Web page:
Mis à jour : 14 oct. 2020
After 36 years, AA retired all MD80 of the fleet
American Airlines MD-80s in their final 140 seat configuration: 16 First class seats, 38-40” pitch, 21” width (rows 3-6, the seats on the port / left side had slightly less seat pitch than the starboard side due to removal of a closet to install an extra seat pair. 35 Main Cabin Extra seats with 34” pitch, 17.4 - 17.8” width in 2 x 3 configuration in rows 7-11 and exit rows. 89 Main Cabin seats with 31” pitch, 17.4 - 17.8” width in 2 x 3 configuration. The A-B overhead bins were small, and couldn’t accommodate rollaboards wheels first; these had to be stowed in the D-E-F side bins. MD-80 we’re equipped with full service galleys, WiFi, center overhead screens for IFE, cigar lighter type jacks providing 15 VDC. Onboard WiFi IFE streaming to passengers’ personal entertainment devices was added. Many consider the MD-80 seats some of the most comfortable, as they were better padded than the newer generation of lightweight seats. The cabin was relatively quiet, with the air noise completely masking any engine noise in First. On the other hand, the offset rows 31 and 32 were very close to the aft-mounted engines and engine noise was very loud. McDonnell Douglas MD-83 (DC-9-83) The MD-83 is a longer-range version of the basic MD-81/82 with higher weights, more powerful engines, and increased fuel capacity. Powerplant: Compared to earlier models, the MD-83 is equipped with slightly more powerful 21,000 lbf (93 kN)-thrust Pratt and Whitney JT8D-219s as standard. Performance: The MD-83 features increased fuel capacity as standard (to 6,970 US gal (26,400 L)), which is carried in two 565 US gal (2,140 L) auxiliary tanks located fore and aft of the center section. The aircraft also has higher operating weights, with MTOW increased to 160,000 lb (73,000 kg) and MLW to 139,500 lb (63,300 kg). Typical range for the MD-83 with 155 passengers is around 2,504 nautical miles (4,637 km). To cope with the higher operating weights, the MD-83 incorporates strengthened landing gear including new wheels, tires, and brakes, changes to the wing skins, front spar web and elevator spar cap, and strengthened floor beams and panels to carry the auxiliary fuel tanks.”
Review below some pictures about AA' Maddog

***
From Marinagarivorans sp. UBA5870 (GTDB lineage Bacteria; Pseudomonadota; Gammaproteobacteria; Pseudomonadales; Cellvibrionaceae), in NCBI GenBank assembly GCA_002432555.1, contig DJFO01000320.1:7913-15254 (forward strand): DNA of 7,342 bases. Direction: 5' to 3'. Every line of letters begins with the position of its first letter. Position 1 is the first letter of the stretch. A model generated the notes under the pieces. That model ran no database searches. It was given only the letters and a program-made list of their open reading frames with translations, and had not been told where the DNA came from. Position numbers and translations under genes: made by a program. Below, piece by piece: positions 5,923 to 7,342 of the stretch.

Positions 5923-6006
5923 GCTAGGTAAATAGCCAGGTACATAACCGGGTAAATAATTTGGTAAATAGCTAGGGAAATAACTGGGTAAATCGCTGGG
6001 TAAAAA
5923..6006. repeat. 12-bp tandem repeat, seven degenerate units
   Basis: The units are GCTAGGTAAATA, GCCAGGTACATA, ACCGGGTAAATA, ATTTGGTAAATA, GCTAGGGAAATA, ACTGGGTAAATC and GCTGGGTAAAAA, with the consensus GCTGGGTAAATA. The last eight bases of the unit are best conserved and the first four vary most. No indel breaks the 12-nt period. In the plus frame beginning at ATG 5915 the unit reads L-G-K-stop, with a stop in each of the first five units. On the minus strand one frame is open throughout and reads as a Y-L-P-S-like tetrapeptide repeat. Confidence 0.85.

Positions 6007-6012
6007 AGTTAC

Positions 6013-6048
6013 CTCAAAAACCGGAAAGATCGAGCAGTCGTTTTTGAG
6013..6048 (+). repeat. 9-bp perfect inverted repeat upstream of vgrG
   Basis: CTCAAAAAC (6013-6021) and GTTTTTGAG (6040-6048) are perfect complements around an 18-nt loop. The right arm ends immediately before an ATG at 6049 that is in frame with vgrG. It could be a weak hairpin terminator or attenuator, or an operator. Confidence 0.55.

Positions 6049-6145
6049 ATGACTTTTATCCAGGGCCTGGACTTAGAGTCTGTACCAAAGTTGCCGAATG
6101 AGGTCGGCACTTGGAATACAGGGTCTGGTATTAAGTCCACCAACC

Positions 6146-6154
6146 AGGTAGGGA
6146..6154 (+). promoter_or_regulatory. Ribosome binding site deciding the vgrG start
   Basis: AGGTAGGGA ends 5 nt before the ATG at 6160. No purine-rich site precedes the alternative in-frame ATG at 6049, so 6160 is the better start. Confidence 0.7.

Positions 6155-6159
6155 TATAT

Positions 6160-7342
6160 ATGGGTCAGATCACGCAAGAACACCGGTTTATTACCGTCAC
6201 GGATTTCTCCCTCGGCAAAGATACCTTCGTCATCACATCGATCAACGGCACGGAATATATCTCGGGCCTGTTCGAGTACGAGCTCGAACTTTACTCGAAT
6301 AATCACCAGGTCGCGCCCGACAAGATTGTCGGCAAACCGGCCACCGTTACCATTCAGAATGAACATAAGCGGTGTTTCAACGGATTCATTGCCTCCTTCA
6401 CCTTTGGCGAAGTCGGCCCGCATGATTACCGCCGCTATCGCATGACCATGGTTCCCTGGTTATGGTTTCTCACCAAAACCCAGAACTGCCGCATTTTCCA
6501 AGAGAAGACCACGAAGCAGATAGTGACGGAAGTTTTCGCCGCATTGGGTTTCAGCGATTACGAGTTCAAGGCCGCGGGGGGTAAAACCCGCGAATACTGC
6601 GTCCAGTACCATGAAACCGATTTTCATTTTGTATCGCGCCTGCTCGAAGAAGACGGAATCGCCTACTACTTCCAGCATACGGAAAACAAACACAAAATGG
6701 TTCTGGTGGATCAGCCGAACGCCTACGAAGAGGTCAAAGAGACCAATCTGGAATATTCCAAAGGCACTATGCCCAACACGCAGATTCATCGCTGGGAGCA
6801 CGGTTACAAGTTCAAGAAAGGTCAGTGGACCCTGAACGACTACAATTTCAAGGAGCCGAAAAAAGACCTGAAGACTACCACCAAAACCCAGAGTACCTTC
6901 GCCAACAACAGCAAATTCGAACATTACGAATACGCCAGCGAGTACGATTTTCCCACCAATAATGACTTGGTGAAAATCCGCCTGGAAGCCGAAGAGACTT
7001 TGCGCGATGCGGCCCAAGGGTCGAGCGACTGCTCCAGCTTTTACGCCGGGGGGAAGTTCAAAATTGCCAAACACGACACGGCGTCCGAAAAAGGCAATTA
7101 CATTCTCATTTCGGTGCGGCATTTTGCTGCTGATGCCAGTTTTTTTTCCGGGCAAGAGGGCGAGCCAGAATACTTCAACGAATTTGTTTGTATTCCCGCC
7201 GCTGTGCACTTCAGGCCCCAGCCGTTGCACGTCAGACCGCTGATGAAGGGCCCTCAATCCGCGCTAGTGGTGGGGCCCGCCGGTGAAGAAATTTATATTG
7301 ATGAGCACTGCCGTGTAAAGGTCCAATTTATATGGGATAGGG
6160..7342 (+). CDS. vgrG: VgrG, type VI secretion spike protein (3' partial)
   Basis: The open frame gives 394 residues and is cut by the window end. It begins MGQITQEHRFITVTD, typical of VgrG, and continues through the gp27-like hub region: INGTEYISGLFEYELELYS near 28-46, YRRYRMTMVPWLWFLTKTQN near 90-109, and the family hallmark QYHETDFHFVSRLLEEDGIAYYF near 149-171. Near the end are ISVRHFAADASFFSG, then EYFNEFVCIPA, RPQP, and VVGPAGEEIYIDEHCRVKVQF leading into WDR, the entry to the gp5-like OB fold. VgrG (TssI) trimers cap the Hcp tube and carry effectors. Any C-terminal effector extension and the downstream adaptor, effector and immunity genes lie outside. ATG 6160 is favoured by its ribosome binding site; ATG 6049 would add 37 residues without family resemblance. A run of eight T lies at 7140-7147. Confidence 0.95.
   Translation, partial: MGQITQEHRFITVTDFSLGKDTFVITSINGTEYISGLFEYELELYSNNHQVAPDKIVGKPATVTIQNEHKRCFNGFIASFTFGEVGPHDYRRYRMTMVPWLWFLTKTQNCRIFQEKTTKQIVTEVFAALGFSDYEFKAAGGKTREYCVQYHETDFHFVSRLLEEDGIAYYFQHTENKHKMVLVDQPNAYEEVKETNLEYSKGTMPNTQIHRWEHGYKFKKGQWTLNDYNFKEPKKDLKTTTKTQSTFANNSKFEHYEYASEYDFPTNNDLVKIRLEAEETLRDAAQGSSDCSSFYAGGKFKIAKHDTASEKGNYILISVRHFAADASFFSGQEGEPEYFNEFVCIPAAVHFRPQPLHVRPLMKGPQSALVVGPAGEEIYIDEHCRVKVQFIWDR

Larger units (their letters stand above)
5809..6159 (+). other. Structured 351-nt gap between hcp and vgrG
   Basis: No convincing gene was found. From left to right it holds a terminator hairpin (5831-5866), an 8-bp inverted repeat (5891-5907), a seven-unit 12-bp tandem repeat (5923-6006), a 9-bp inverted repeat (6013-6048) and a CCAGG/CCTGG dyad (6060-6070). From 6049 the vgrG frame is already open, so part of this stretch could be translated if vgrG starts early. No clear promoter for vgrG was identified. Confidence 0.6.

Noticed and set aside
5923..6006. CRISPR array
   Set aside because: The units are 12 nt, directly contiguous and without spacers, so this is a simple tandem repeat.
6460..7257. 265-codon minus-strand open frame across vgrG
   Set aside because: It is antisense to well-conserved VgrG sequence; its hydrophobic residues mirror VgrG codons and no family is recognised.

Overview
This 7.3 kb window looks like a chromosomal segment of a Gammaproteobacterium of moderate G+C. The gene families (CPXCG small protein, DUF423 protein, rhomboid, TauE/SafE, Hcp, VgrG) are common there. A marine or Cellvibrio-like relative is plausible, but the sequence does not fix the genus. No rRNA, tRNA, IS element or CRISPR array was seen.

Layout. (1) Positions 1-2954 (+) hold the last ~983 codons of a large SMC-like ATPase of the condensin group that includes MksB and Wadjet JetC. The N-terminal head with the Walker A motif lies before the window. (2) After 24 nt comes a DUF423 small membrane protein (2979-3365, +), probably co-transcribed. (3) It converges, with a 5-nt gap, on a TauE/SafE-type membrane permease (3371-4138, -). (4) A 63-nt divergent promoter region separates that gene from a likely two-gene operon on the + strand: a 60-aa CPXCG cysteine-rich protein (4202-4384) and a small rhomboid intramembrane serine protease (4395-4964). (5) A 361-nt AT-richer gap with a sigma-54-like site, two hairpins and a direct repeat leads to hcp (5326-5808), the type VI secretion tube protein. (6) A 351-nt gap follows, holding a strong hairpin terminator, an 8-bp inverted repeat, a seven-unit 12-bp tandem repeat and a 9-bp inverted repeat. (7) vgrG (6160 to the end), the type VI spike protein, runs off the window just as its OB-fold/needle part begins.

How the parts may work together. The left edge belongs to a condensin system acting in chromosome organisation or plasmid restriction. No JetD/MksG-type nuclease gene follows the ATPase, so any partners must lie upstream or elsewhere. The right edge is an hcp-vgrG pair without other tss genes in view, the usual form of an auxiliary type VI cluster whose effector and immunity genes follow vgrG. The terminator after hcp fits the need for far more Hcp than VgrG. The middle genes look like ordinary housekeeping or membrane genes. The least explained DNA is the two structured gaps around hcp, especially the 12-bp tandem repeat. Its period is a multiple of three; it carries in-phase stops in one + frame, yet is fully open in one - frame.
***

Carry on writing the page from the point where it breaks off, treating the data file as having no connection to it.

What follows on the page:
AA McDonnell Douglas MD-80 “Super 80” (1983-2019) “The McDonnell Douglas MD-80 is a series of twin-engine, short- to medium-range, single-aisle commercial jetliners. It was lengthened and updated from the DC-9. This series can seat from 130 to 172 passengers depending on variant and seating configuration. American Airlines was the first US major carrier to order the MD-80 when it leased twenty 142-seat aircraft from McDonnell Douglas in October 1982 to replace its Boeing 727-100. It committed to 67 firm orders plus 100 options in March 1984, and in 2002 its fleet peaked at more than 360 aircraft, 30 % of the 1,191 produced.” AA used the “Super 80” name for this aircraft. The first AA MD-80 was delivered in 1983, the last in 1999. (Wikipedia) The MD-80 was delivered with a standard tapered round fuselage tail cone, but it was found a “screwdriver” design somewhat similar to the Boeing 777 saved fuel. The “screwdriver” tail cone was applied to all AA MD-80s, and were fabricated by AA maintenance personnel at the Tulsa shop. The last “Super 80s” operated by AA were TWA MD-83s built toward the end of the manufacturing run. “Their cockpits have digital engine instruments and dual flight management system (FMS) displays versus AA’s traditional ‘round dial’ presentation and lone GFMS keypad. The TWA computers’ formats and functionality are different from those of the single units—the Mac versus PC of the MD-80 world.” (Airways Magazine) The last 23 “Mad Dogs” flew to a desert air park in Roswell, New Mexico, on 4 Sep 2019. One MD-80 remains at DFW Airport, to be used for future de-icing practice, and more will be donated to flight-training schools. (Bloomberg) N984TW, a MD-83 assembled in 1999 (MSN 53634 / LN 2287), was the last MD-80 built (at the McDonnell Douglas plant at Long Beach / LGB, California, and was the last to be retired, flying AA 80 DFW-ORD before flying its final segment ORD-ROS. Though wingtip devices and higher bypass ratio engines were proposed to create an “MD-80 Advanced”, there was never sufficient interest from the airlines to proceed with these advances. The 737’s GE CFM-56 engines offer 35% additional fuel savings per seat mile over the MD-80. An expensive to fulfill 2017 Airworthiness Directive governing the fuel pump system drove the nails into the coffin. “... the Chicago, St. Louis, and Los Angeles crew domiciles (closed, and) DFW will be the aircraft’s final hub because of its maintenance capabilities and proximity to Tulsa’s repair and overhaul station... The aircraft’s tenure will conclude in the way it started. Memphis, Houston, Kansas City, New Orleans, and other current MD-80 destinations mostly lay within a 500-mile radius of Dallas.” The AA MD-80s were retired to ROW / Roswell International Air Center, Roswell, New Mexico (previously Walker Air Force Base / WAFB).